The Film Noir Cinema in Brooklyn, New York is screening two Troma horror films that are guaranteed to shock anyone who watches! On Saturday, February 23rd at 7 PM, Jay Burleson’s The Nobodies will grace the big screen; whilst on Sunday, February 24th at 8:30 PM, the much revered Troma horror classic Bloodsucking Freaks makes its big, bloody comeback!
When I first watched Hell House LLC I’ll be totally honest, I wasn’t expecting much. Found footage movies have run their course, but I was genuinely impressed. It had some genuinely creepy moments. Two years later we are given its sequel, Hell House LLC II: The Abaddon Hotel. Now, because I was so surprised by the first installment I was really looking forward to this. Unfortunately after a mere ten minutes into the movie it was evident this wasn’t going to fulfill me with the same joy.
“This hotel has a long history of unexplained events being caught on camera…”
The highly anticipated sequel to Hell House LLC, entitled Hell House LLC II: The Abaddon Hotel, was initially released September 20th 2018 on the genre streaming site Shudder. After a three-month exclusive window on this platform, Terror Films will make this exciting haunter on several more digital services.
“Eight years following the tragic events at the Abaddon Hotel, an investigative new team went searching for answers. The truth was more terrifying than they could have ever imagined.”
We are here to discuss a horror movie that uses the formula of found-footage. No matter how many times you review a film that uses this technique you can’t help bring up The Blair Witch Project. Unfortunately there will always be comparisons. Films have tried to replicate this style, but rarely succeeded in finding that magic ingredient The Blair Witch Project possesses. Fortunately Hell House LLC breaks the mold. Going into this movie I’ll be perfectly honest I didn’t expect much. In my defense I have had to suffer numerous found-footage movies over the years that are absolute trollope.
“New York’s scariest haunted house tour.”
In 1968, George A. Romero established the modern zombie film with his raw and terrifying debut the Night of the Living Dead, one of the most well-regarded and influential horror movies of all time. Now, 50 years after it all began, there’s a new entry into the undying franchise: Day the Dead: Bloodline
“They won’t stay dead!”
Peachfuzz, the friendly wolf 🐺 has informed me that Cavity Colors have released their first licensed collection for the cult horror Creep; including three t-shirt designs, a one size fits most ‘Dad Hat’, and a ‘Peachfuzz’ enamel pin.
“You know, that moment I scared you in the woods? There was murder in your eyes, but it was like… you’re not ready to accept that yet, and I want to encourage you to embrace your inner wolf. So, take the knife, and don’t be afraid to murder…”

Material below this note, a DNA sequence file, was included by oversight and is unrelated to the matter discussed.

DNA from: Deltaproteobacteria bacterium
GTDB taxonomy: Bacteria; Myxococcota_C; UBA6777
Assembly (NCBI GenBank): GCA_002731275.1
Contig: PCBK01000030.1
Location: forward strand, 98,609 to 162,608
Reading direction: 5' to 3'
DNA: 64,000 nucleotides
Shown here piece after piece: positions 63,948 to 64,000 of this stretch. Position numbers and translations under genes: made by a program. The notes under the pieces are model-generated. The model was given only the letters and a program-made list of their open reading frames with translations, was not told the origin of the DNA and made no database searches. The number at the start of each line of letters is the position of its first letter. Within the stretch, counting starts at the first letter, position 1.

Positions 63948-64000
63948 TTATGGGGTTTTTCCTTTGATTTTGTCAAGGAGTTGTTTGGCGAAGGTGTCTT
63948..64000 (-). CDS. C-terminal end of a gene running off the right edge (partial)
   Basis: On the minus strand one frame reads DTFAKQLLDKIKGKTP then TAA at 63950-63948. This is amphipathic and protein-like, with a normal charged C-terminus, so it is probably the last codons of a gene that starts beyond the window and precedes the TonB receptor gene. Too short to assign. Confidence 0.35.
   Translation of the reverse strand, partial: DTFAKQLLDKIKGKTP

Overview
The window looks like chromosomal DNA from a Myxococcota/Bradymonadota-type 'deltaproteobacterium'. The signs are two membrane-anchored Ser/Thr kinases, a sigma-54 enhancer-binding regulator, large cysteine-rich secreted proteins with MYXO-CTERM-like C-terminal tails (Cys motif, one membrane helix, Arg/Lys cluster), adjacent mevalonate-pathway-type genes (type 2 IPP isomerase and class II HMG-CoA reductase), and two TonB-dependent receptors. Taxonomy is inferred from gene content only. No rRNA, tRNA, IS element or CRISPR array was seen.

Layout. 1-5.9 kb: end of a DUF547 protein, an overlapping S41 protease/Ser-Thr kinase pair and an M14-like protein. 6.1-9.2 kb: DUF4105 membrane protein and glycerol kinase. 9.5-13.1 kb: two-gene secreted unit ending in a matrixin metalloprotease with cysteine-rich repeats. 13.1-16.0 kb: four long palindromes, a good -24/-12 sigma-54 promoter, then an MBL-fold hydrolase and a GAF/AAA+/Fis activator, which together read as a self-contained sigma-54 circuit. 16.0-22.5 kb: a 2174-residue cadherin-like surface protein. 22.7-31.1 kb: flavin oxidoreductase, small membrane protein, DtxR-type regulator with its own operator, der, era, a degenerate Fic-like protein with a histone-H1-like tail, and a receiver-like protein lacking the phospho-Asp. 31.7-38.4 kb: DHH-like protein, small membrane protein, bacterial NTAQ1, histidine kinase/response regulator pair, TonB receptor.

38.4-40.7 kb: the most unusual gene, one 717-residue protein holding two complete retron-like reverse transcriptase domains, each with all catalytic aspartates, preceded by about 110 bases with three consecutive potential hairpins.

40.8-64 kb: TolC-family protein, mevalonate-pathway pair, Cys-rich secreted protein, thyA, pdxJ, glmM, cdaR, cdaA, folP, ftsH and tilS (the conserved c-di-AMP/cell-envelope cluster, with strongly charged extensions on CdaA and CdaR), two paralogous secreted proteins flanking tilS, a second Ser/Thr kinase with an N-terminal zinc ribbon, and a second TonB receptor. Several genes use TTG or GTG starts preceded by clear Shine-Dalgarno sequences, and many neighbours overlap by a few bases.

Terror Threads has launched a pair of exclusive designs featuring Jen and Sylvia Soska – the twisted twins collectively known as The Soska Sisters – and an exclusive The Houses October Built 2 combo; limited to just 31.
“Appearances are everything.”
Terror Threads has made an impact with their official merchandise for horror genre favorites; both cult classic and modern macabre; continuing their impressive run with new The Texas Chainsaw Massacre and The Houses October Built collections.
“In the search for the most extreme haunt, the haunt found them.”
The Blair Witch Project is ‘The Cardiff Giant’ of modern horror films. The film employed the now common trope of “found footage” to give an authentic and haunting atmosphere to the story. The movie was also one of the first to use the internet to reinforce the found footage concept, going so far as to hire actors to pose as policemen for interviews and post pictures of artifacts found at the crime scene.
“In October of 1994 three student filmmakers disappeared in the woods near Burkittsville, Maryland, while shooting a documentary… A year later their footage was found.”
In 1999, the original Blair Witch Project first hit our screens. It seems like a long while ago – the Internet was in its infancy and mobile phones were a still a luxury item. At that point in time it appeared that the horror genre had nothing new to offer in terms of original scares. In 1996, Wes Craven’s Scream had mocked the genre’s stale conventions and spawned a spattering of meta-textual, postmodern imitations with their tongues planted firmly in their cheeks.